Britain Slammed In Inquiry For Infecting Thousands With Tainted Blood And Covering Up The Scandal

(AP) — British authorities and the country’s public health service knowingly exposed tens of thousands of patients to deadly infections through contaminated blood and blood products, and hid the truth about the disaster for decades, an inquiry into the United Kingdom’s infected blood scandal found Monday.

An estimated 3,000 people in the United Kingdom are believed to have died and many others were left with lifelong illnesses after receiving blood or blood products tainted with HIV or hepatitis in the 1970s to the early 1990s.

The scandal is widely seen as the deadliest disaster in the history of Britain’s state-run National Health Service since its inception in 1948.

Former judge Brian Langstaff, who chaired the inquiry, slammed successive governments and medical professionals for “a catalogue of failures” and refusal to admit responsibility to save face and expense.

He found that deliberate attempts were made to conceal the scandal, and there was evidence of government officials destroying documents.

“This disaster was not an accident. The infections happened because those in authority — doctors, the blood services and successive governments — did not put patient safety first,” he said. “The response of those in authority served to compound people’s suffering.”

Prime Minister Rishi Sunak apologised to the victims and said the report’s publication marked “a day of shame for the British state.”

Campaigners have fought for decades to bring official failings to light and secure government compensation.

The inquiry was finally approved in 2017, and over the past four years it reviewed evidence from more than 5,000 witnesses and more than 100,000 documents.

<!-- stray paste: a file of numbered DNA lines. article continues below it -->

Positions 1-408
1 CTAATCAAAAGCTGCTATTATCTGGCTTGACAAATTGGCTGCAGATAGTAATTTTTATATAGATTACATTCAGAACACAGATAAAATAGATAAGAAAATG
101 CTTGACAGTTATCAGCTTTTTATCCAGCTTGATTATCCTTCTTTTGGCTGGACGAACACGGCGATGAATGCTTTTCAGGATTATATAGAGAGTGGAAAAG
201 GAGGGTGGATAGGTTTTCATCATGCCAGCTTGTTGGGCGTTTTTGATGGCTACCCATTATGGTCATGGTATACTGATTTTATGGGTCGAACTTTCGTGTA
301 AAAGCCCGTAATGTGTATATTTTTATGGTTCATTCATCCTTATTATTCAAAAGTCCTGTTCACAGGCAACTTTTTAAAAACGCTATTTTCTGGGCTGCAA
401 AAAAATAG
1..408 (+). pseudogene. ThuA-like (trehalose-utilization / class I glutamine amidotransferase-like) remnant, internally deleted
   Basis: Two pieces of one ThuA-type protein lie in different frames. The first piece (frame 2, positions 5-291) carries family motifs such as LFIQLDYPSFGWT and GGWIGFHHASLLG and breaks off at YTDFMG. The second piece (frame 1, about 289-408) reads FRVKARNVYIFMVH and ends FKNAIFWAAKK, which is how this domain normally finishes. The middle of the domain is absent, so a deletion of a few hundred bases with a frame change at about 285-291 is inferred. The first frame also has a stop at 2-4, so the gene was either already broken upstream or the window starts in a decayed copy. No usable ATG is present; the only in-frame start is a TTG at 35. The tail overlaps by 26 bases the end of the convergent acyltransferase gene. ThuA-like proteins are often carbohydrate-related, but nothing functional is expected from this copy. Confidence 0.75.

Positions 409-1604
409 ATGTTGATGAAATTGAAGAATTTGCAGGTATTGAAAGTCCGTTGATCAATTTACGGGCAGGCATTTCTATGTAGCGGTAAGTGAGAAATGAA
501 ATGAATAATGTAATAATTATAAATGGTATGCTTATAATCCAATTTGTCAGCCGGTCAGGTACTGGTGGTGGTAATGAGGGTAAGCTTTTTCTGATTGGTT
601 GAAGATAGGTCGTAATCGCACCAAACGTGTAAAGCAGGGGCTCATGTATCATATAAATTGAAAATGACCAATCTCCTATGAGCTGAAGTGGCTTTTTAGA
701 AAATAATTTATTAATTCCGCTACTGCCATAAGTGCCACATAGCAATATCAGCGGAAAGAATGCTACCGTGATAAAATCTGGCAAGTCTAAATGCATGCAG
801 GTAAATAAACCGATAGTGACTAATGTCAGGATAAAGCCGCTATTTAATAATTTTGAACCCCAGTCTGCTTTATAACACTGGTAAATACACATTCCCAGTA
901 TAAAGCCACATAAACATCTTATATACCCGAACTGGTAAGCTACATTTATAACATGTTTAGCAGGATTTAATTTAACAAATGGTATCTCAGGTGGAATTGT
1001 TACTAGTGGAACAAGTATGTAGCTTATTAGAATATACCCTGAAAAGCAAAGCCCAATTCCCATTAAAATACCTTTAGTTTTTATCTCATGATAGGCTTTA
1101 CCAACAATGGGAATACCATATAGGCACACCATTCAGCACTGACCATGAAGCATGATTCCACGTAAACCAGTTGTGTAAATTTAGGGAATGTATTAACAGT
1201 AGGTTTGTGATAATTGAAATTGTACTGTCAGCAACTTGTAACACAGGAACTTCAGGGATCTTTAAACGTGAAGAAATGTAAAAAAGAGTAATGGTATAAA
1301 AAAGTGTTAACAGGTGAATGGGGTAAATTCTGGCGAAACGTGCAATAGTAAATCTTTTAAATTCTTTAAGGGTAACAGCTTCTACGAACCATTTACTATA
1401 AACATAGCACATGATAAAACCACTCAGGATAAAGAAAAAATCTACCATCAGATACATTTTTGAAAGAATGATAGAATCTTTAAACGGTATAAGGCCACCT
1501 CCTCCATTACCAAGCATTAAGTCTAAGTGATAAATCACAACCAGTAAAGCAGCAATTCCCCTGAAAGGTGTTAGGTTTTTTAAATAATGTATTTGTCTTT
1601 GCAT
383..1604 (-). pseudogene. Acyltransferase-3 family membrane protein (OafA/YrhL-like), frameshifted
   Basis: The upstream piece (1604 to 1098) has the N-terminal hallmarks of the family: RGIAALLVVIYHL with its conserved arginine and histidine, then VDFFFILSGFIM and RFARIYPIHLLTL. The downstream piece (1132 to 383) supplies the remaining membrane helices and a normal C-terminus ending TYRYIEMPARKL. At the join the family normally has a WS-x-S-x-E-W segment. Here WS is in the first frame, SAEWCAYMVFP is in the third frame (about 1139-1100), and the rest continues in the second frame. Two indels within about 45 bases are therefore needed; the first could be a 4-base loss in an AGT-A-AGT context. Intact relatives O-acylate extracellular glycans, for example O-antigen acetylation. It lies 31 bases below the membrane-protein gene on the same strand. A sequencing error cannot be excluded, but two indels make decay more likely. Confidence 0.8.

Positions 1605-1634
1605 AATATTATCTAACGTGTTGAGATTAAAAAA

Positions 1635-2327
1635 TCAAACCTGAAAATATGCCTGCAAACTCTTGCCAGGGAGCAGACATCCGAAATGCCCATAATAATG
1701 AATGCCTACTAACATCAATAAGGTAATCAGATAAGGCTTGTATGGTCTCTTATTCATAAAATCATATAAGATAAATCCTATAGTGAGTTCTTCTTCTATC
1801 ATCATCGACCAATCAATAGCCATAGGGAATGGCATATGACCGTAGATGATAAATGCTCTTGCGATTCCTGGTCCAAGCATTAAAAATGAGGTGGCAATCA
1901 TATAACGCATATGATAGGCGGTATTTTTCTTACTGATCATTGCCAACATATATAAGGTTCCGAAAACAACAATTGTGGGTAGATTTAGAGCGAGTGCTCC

Many of those affected were people with haemophilia, a condition affecting the blood’s ability to clot. In the 1970s, patients were given a new treatment that the UK imported from the United States. Some of the plasma used to make the blood products was traced to high-risk donors, including prison inmates, who were paid to give blood samples.

Because manufacturers of the treatment mixed plasma from thousands of donations, one infected donor would compromise the whole batch.

The report said around 1,250 people with bleeding disorders, including 380 children, were infected with HIV -tainted blood products. Three-quarters of them have died. Up to 5,000 others who received the blood products developed chronic hepatitis C, a type of liver infection.

Meanwhile an estimated 26,800 others were also infected with hepatitis C after receiving blood transfusions, often given in hospitals after childbirth, surgery or an accident, the report said.

“I am truly sorry,” Sunak told a packed and silent House of Commons. “Today’s report shows a decades-long moral failure at the heart of our national life. From the National Health Service to the civil service, to ministers in successive governments, at every level the people and institutions in which we place our trust failed in the most harrowing and devastating way.”

He vowed to “right this historic wrong” and said details of a compensation package, expected to total 10 billion pounds ($12.7 billion), would be announced Tuesday.